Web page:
In our monthly series of “The Faces of Sherborne” we introduce you to the people behind the faces. This month (December 2011)
MEET SHERBORNE’S VICAR
CANON ERIC WOODS
Whether you are part of the regular congregation at Sherborne Abbey, whether you just like to attend an occasional concert or an annual Christmas Carol Service or whether you read his column in one of the local newspapers, it is highly likely that you will have come across the imposing figure of the Vicar of Sherborne, Canon Eric Woods. The vicar’s benefice or his area of responsibility covers five churches in all: Sherborne Abbey, Castleton Church, St Pauls@The Gryphon, Lillington Church and Longburton Church, ensuring that he ‘pops up’ in many places and in many different circumstances.
Read the full interview with the Vicar below:
Q: When did you arrive in Sherborne and what brought you here?
EW: I was the Vicar at Wroughton in Wiltshire, a large village just south of Swindon when I was asked to look at a job in London by the Archbishop of Canterbury. About the same time, I also received a letter from Simon Wingfield-Digby telling me about a vacancy in Sherborne. Having considered the job in London, I really felt that I was not best suited for it and so I decided to apply for the Sherborne position. As my application had been delayed whilst I was considering the London offer I was the last person to be interviewed and the interview began “Now that you’ve finally turned up…” but fortunately I was the successful candidate. That was in 1992 and I arrived to take up my post in 1993.
Q: Your remit covers a total of five churches and I notice that some of your predecessors were known as the Vicar whilst others were titled Rector. Could you explain the difference and which is most appropriate?
EW: Certainly. It’s all rather academic now as the differences were all done away with in the 1970s but originally a vicar was part of a parish owned by a monastery. The monks employed a secular priest to carry out the parochial work on their behalf, that is, vicariously! A rector received an income directly from his parishioners, from the estates owned by the church where tithes or taxes had to be paid. So I am the Vicar for Sherborne but Rector of Lillington and Longburton. My other title – Canon – means that I have a stall in Salisbury Cathedral granted to me as a senior priest of the diocese by the Bishop. That was back in 1998 and I’m now the longest serving Canon, which makes me feel very old!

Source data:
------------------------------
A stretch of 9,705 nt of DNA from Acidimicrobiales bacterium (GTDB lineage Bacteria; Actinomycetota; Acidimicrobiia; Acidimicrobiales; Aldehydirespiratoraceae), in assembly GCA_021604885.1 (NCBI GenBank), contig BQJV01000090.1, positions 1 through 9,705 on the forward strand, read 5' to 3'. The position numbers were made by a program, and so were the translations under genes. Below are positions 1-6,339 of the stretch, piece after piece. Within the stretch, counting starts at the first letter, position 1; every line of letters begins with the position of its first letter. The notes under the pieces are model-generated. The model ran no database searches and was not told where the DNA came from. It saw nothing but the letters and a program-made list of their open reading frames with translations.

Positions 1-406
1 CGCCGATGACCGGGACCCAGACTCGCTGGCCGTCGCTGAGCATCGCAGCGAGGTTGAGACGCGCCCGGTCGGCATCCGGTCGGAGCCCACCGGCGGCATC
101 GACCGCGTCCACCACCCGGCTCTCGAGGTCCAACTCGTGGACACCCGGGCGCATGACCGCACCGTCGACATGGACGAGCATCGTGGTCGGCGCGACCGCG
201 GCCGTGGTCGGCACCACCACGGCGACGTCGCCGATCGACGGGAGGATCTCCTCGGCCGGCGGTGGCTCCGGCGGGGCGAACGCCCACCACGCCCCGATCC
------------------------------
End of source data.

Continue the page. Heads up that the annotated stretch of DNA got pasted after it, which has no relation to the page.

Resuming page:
Q: When someone starts a new job, they inevitably assess and analyse what they find and then set about prioritising their agenda according to their own particular aims. What were your priorities when you first arrived?
EW: Well apart from the obvious need to provide all of the services that make up the job, my first priority was to sort out the administration. There was lots of spiritual vitality but not a strong underlying structure; neither were the finances particularly healthy. We needed an efficient administrative headquarters and were fortunate enough to acquire the use of No 3 Abbey Close in 1994. That allowed us to set up a shop in No 1, which we already owned, and that gave us a stake in the commercial life of the town whilst providing an additional revenue stream for us. The vicar and the church wardens are together the legal guardians of the churches and the Church Council is the decision-making body. All of the other functions are hived off into working parties as and when we need them. I’m really exceptionally fortunate in having a super team and an army of supportive volunteers.
Q: What else did you feel you needed to attend to?
EW: I soon noticed that Sherborne does attract a lot of retired people but people with huge abilities and talents and I wanted to garner these and use them. Over the years we have developed a lively programme of lectures and study groups not just on mainstream core Christian topics but also on borderline issues; issues like psychiatry and spirituality – for example, does depression have anything to do with spirituality? For many years, I was a part-time lecturer at Bristol University where I taught moral philosophy. I still teach in Salisbury and elsewhere, and I believe it is important to debate and discuss issues such as the relationship between science and religion. We now run the Sherborne Abbey Insight Lectures which bring in all sorts of different audiences.